October 1, 2015
Reward Offered in Dog Mutilation and Starvation Case in Caroline County
The Humane Society of the United States is offering a reward of up to $5,000 for information leading to the identification, arrest and conviction of the person or persons responsible for abandoning an emaciated and mutilated dog in Caroline County, Virginia.
The Case: On Sept. 11 at 2 p.m. the Caroline County Animal Shelter received a stray and emaciated, adult male pitbull. The dog was found in a ditch along Edgar Road, approximately half a mile from the King William County line.
The dog’s ears appeared to be cut off. He was so emaciated and infested with fleas that he could hardly walk. He was transferred to an animal hospital where he received a blood transfusion and other supportive care to save his life. The dog has since been transferred to a rescue. This one to two year old dog, now named Hogan, did not come to be in this condition overnight, and his symptoms are consistent with long term neglect.
Animal Cruelty: Getting the serious attention of law enforcement, prosecutors and the community in cases involving allegations of cruelty to animals is an essential step in protecting the community. The connection between animal cruelty and human violence is well documented. Studies show a correlation between animal cruelty and all manner of other crimes, from narcotics and firearms violations to battery and sexual assault.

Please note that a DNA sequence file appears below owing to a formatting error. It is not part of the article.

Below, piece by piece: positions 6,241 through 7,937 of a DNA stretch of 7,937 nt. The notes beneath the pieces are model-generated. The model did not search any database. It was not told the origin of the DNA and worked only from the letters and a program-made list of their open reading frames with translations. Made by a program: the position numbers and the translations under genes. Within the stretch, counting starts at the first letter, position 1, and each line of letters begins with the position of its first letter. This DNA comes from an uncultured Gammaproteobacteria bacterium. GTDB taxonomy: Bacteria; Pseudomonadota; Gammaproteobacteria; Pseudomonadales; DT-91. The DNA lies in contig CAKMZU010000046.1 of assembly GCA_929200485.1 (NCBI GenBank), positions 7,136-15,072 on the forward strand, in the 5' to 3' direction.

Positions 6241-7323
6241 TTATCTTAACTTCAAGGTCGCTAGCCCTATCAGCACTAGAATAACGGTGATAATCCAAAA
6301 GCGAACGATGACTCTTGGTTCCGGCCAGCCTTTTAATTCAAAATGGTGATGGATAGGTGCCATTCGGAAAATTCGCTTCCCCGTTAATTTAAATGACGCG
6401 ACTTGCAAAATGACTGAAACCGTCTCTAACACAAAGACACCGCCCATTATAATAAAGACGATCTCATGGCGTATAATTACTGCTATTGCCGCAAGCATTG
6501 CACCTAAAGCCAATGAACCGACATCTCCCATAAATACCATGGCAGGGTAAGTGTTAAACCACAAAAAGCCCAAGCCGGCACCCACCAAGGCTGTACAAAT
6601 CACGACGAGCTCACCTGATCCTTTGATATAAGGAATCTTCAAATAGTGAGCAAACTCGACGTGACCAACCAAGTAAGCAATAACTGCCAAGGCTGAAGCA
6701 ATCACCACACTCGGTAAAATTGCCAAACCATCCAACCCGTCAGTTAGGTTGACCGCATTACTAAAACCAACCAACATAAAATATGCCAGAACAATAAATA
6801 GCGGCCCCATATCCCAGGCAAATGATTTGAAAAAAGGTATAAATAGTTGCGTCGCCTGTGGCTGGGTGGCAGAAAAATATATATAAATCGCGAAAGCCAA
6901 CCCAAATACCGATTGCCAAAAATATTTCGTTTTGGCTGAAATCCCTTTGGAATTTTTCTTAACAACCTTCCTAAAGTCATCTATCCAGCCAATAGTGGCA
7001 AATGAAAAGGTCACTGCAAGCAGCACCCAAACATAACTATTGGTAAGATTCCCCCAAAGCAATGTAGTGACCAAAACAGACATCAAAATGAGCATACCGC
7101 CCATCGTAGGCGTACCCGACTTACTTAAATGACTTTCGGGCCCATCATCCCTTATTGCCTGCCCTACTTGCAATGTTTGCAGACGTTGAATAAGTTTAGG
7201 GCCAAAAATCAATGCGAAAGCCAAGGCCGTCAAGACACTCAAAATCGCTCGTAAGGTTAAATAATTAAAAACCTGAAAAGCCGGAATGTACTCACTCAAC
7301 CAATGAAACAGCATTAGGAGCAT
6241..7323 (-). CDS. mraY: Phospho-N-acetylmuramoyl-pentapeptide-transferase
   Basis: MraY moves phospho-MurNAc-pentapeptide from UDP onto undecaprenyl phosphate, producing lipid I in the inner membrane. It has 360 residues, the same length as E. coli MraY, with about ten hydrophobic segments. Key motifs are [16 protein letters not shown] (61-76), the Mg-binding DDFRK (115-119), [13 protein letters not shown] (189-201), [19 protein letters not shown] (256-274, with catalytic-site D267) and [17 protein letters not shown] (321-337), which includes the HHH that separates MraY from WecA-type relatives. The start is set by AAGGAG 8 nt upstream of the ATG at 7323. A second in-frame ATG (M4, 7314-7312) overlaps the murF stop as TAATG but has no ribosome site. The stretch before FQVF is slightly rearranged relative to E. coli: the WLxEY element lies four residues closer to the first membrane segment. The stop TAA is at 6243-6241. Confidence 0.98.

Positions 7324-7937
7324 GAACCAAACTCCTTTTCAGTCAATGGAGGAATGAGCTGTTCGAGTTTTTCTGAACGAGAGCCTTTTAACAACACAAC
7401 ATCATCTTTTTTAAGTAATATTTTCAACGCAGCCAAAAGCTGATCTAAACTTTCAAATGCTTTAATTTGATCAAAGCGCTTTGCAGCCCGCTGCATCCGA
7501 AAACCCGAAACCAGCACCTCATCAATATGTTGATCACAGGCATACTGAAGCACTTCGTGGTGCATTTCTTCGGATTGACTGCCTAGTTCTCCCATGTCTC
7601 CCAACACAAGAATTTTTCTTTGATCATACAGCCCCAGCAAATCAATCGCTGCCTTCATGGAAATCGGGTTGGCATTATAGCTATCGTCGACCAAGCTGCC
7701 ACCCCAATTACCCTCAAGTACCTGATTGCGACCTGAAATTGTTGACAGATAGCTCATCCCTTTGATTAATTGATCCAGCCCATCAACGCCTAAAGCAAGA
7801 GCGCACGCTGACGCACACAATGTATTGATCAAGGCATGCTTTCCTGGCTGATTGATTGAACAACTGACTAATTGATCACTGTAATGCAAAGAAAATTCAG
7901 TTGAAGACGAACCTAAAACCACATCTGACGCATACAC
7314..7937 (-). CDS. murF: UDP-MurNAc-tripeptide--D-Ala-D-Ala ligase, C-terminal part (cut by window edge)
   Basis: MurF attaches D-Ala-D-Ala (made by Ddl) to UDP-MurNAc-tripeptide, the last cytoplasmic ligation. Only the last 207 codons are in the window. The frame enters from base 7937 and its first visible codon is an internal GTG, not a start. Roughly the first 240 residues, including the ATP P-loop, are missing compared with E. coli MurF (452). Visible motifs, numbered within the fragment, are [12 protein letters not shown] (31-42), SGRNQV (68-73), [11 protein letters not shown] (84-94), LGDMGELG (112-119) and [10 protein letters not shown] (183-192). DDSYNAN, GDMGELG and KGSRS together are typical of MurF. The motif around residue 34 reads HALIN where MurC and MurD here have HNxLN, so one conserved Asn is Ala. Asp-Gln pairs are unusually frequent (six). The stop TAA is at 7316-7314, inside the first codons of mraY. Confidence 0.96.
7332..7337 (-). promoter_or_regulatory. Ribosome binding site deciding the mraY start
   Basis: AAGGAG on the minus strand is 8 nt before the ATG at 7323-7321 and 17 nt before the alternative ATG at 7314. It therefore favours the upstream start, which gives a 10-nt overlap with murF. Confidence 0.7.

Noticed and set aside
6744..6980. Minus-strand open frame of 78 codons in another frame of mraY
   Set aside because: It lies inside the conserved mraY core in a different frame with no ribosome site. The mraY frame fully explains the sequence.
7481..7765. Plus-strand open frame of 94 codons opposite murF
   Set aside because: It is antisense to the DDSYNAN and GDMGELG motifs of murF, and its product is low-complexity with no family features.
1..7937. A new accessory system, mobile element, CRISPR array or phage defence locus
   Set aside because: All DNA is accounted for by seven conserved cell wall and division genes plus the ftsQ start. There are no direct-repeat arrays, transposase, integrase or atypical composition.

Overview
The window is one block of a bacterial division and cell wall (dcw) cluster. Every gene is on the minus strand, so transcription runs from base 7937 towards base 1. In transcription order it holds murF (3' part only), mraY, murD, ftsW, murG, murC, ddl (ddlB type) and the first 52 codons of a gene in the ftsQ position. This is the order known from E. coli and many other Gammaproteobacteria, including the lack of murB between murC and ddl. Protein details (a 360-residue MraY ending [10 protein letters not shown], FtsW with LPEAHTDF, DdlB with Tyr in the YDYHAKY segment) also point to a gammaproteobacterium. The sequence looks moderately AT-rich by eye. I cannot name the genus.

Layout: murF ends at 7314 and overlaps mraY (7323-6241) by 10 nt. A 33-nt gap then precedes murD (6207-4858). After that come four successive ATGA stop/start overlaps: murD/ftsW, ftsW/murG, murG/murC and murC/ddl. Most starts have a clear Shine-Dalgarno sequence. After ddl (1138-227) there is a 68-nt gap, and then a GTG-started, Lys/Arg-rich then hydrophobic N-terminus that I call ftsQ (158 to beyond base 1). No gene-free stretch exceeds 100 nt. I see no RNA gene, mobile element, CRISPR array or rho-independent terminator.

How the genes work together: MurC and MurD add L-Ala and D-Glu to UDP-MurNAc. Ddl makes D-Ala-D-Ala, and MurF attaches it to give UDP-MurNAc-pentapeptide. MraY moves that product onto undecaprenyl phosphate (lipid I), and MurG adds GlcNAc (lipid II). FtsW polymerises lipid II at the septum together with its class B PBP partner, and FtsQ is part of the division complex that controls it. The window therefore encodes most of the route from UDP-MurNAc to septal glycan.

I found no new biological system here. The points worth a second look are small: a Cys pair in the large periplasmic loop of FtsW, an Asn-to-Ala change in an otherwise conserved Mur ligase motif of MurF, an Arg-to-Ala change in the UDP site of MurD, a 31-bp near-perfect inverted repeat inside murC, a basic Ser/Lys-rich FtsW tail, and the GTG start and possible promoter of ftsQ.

“The Humane Society of the United States seeks to confront cruelty against animals everywhere, including every Virginia community,” said Matthew Gray, Virginia state director for The HSUS. “We hope that this reward will assist Caroline County Animal Control in finding those responsible for this sickening neglect and abuse of an innocent pet.”
The Investigators: Caroline County Sheriff’s Department is investigating. Anyone with information about the case is asked to call Deputy Jessee at 804-633-9041.
Resources: The HSUS Animal Cruelty Campaign raises public awareness and educates communities about the connection between animal cruelty and human violence while providing a variety of resources to law enforcement agencies, social work professionals, educators, legislators and families. The HSUS offers rewards in animal cruelty cases across the country and works to strengthen laws against animal cruelty.
The National Sheriffs’ Association and The HSUS recently launched ICE BlackBox, a free smartphone tool, to allow users to record video of illegal animal cruelty and share it securely with law enforcement for possible investigation and prosecution.
The HSUS recently doubled its standard cruelty reward from $2,500 to $5,000 thanks to a generous donation from an HSUS board member. To see information on statistics, trends, laws and animal cruelty categories, click here.
Media Contact: Samantha Miller: 301-258-1466; firstname.lastname@example.org